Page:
Cop­per In­dus­try in Cri­sis, New Ar­eas Pur­sued – Beg­bie

Zambian Business Times - - FRONT PAGE -

Dreyer said that, in his ex­pe­ri­ence, at­tend­ing such an event was “vi­tal” to the fu­ture well-be­ing of the in­dus­try and to Thos Beg­bie. “One needs to be seen and net­work with as many peo­ple as pos­si­ble, ev­ery­one there has the same in­ten­tion, and new and re­newed con­tracts are vi­tal tools for deeper pen­e­tra­tion into Cen­tral Africa.”

The com­pany looks for­ward to meet­ing new peo­ple in the in­dus­try and see­ing how the in­dus­try is grow­ing and be­ing sup­ported by more in­vestors. Dreyer notes that, ow­ing to im­prov­ing po­lit­i­cal sta­bil­ity in the re­gion, there is more in­vest­ment and, there­fore, the min­ing and pro­cess­ing of cop­per is grow­ing. He also men­tions that global de­mand is in­creas­ing as re­new­able en­ergy “takes off as a growth in­dus­try”.

Mean­while, Thos Beg­bie is com­plet­ing the pa­per­work to es­tab­lish a branch, called Thos Beg­bie Zam­bia (Lim­ited), in Kitwe; the com­pany ex­pects op­er­a­tions to start at the end of July.

Thos Beg­bie had to travel to ex­ist­ing clients in the area sev­eral times to de­ter­mine whether they would use the com­pany’s ser­vices and, thus, make it vi­able to es­tab­lish a branch.

“The need be­came ob­vi­ous and clients were de­lighted that we in­tended to have a tech­ni­cal pres­ence close by.”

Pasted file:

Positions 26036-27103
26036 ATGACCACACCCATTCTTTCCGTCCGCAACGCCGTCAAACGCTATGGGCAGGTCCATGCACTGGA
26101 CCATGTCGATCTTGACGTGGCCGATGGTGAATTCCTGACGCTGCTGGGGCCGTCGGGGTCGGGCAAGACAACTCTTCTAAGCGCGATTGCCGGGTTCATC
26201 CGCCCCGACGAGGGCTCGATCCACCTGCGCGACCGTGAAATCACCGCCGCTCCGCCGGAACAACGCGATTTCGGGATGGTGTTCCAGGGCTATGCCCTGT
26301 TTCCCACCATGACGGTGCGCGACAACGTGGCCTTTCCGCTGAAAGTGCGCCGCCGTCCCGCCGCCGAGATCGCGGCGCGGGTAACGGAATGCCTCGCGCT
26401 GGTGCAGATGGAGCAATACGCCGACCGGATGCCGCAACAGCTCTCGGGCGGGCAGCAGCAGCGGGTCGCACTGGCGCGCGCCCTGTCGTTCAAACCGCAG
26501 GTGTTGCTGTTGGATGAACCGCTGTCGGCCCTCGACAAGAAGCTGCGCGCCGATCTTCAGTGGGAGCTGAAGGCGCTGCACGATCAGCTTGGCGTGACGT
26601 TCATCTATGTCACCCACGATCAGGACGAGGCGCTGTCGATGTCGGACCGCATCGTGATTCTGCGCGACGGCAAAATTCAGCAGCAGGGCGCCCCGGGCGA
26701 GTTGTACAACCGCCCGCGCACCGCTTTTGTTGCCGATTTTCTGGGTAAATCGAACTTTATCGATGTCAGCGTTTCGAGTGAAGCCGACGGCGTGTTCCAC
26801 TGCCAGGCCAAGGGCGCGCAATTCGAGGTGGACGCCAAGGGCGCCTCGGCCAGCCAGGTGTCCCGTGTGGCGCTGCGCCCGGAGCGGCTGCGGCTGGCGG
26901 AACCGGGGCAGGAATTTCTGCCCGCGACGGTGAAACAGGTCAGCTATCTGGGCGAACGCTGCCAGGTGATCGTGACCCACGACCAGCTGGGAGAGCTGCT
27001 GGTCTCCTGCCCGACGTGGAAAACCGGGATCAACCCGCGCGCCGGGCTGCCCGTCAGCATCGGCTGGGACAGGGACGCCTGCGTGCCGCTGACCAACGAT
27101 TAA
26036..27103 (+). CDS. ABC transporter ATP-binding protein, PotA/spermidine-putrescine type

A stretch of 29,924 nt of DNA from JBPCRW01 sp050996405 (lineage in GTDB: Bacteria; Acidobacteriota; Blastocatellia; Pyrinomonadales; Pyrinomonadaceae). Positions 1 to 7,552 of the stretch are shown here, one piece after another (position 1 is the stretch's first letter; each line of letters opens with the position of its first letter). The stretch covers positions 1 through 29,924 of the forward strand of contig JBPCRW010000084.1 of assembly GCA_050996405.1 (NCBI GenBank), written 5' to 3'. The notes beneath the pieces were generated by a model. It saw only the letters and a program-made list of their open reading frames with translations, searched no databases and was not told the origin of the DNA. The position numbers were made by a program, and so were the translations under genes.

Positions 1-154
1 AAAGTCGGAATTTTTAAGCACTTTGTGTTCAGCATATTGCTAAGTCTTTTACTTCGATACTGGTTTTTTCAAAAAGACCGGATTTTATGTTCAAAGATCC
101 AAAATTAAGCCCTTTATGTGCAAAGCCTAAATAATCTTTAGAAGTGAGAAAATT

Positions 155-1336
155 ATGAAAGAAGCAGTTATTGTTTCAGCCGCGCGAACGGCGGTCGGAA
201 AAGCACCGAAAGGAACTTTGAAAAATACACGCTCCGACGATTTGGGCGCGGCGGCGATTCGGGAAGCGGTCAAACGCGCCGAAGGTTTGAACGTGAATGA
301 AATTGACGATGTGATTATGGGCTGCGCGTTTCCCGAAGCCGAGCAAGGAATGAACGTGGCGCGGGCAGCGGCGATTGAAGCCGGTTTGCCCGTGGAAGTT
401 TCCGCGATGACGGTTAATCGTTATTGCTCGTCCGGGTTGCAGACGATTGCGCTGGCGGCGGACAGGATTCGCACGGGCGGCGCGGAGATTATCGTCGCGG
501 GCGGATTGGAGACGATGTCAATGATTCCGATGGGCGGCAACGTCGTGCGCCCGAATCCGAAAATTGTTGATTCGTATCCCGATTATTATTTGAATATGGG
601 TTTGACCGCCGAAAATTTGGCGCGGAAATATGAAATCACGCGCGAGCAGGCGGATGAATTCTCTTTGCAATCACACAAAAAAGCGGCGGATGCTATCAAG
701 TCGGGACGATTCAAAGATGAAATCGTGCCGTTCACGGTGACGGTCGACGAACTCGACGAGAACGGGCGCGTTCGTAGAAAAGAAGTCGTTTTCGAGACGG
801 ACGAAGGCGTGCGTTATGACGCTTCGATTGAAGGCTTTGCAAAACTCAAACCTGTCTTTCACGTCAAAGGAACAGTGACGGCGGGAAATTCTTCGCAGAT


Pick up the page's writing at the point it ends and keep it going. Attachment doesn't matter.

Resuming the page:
“The rea­son we are es­tab­lish­ing the new branch is that we want to be on hand for our clients and move the op­er­a­tions that we have been do­ing from South Africa there to shorten de­liv­ery time and be more re­ac­tive,” he says.

More­over, he notes that the lo­gis­tics of trav­el­ling be­tween South Africa and Zam­bia has been daunt­ing and of­ten takes too long, which can be par­tic­u­larly prob­lem­atic when a client needs ur­gent at­ten­tion. He adds that it is not sus­tain­able for the com­pany to con­tinue deal­ing with the chal­lenges in­volved in trans­port­ing high-value equip­ment in and out of Zim­babwe and Zam­bia.

“Hav­ing a pres­ence there will pro­vide clients with greater con­fi­dence in our abil­ity to re­act rapidly to their of­ten-ur­gent re­quire­ments. Our main aim is to deal with ur­gent break­downs and re­pairs on site, and have ex­perts on hand to deal with ev­ery even­tu­al­ity on a 24/7 ba­sis,” Dreyer states.

The branch will ini­tially be staffed by two South Africans, with a backup team avail­able to travel there when­ever needed. The man­ager will de­ploy Zam­bia res­i­dents, who may need ad­di­tional train­ing. The cur­rent plan is to start with four ar­ti­sans and ex­pand ac­cord­ing to the growth progress, Dreyer states.

He com­ments that Thos Beg­bie has pre­vi­ously re­sisted in­vest­ing fur­ther into Africa, ow­ing to the high risks in­volved in do­ing busi­ness on the con­ti­nent. He ex­plains that an owner of Thos Beg­bie in the past lost a con­sid­er­able amount of money and as­sets in the DRC when a tribal battle over land and min­eral rights re­sulted in the loss of a fur­nace and as­so­ci­ated pro­cess­ing equip­ment, which were seized by rebels.

“How­ever, we find that Zam­bia has re­ally proved it­self as an in­vest­ment des­ti­na­tion and we are con­fi­dent of be­ing suc­cess­ful and in­tend us­ing this base as a spring­board into other coun­tries in that re­gion,” he con­cludes.

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